Low income and disability

Graphs on this page:

Supporting information:

Key points

  • Over the period 2006/07 to 2008/09, 30% of disabled working-age adults in Northern Ireland were living in low-income households (around 40,000 people).  This is double the rate for non-disabled adults in Northern Ireland.
  • Over the same period in Great Britain, the comparable rates were 33% for disabled working-age adults and 19% for non-disabled adults.  This means that the rates for both disabled and non-disabled working-age adults are somewhat lower in Northern Ireland than in Great Britain.

Definitions and data sources

The graph shows the proportion of adults aged 16 to retirement living in low-income households, with the data shown separately for disabled and non-disabled adults.  For comparison purposes, the equivalent data for Great Britain is also shown.

The data source is Households Below Average Income, based on the Family Resources Survey (FRS).  Income is disposable household income after deducting housing costs and the low-income threshold is the same as that used elsewhere, namely 60% of contemporary median household income.  All the data is equivalised (adjusted) to account for differences in household size and composition.  The self-employed are included in the statistics.  Note that in 2007 DWP made some technical changes to how it adjusted household income for household composition (including retrospective changes) and, as a result, the data is slightly different than previously published figures.  The averaging over three-year periods has been done to improve statistical reliability.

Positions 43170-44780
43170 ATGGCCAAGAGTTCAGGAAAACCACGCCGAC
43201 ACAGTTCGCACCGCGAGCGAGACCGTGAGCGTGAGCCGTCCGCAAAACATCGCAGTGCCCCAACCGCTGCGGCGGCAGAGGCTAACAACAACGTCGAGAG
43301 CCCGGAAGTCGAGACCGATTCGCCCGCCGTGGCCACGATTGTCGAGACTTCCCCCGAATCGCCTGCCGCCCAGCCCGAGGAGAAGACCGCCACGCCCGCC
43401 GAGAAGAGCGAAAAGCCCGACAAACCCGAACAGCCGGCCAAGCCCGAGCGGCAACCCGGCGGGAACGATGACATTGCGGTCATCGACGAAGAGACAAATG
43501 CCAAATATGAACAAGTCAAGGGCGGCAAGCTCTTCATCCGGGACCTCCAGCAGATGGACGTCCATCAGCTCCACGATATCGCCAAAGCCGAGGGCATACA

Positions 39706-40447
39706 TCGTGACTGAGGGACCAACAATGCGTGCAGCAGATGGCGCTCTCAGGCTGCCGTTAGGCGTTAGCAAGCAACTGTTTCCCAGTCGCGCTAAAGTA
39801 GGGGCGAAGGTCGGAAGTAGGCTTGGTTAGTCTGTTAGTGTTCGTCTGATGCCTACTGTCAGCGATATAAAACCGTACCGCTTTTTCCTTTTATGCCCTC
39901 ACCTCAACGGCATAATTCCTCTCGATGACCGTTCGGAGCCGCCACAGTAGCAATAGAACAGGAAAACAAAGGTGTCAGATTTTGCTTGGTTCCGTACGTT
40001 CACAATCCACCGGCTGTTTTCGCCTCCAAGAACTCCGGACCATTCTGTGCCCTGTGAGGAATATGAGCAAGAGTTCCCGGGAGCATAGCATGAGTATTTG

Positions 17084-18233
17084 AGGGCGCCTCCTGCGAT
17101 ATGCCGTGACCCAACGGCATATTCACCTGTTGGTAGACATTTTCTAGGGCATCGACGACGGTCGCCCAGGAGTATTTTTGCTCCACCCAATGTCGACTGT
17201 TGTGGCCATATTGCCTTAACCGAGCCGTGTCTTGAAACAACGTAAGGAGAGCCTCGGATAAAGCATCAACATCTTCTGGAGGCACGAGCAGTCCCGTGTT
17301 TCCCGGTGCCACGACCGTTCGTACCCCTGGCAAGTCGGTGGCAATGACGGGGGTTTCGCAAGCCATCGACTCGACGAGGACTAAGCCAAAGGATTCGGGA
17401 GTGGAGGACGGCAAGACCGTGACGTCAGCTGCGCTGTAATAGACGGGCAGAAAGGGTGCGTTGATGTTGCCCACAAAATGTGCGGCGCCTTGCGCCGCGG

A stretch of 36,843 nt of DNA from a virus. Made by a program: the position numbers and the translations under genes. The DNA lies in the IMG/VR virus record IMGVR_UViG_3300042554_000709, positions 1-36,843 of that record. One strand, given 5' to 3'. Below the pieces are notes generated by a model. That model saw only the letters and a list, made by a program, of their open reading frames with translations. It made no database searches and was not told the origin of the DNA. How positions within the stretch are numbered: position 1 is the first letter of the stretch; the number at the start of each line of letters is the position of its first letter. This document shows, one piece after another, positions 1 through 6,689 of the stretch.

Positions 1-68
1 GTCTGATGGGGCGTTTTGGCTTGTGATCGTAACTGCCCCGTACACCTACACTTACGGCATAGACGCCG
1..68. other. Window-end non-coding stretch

Where the household contains two adults, one disabled but the other not, and one in the 16 to retirement age group but the other not, it is not possible to tell from the data which of the two adults is disabled.  In such cases, the assumption has been made that half of the disabled adults are in the 16 to retirement age group.

Overall adequacy of the indicator: medium.  The FRS is a well-established annual government survey designed to be representative of the population as a whole and the Northern Ireland sample has been boosted to improve sample sizes.  However, the same size for disabled people is still small.  Furthermore, the Northern Irish sample is a recent addition to the survey and is yet to be fully quality assured by the Department of Work and Pensions.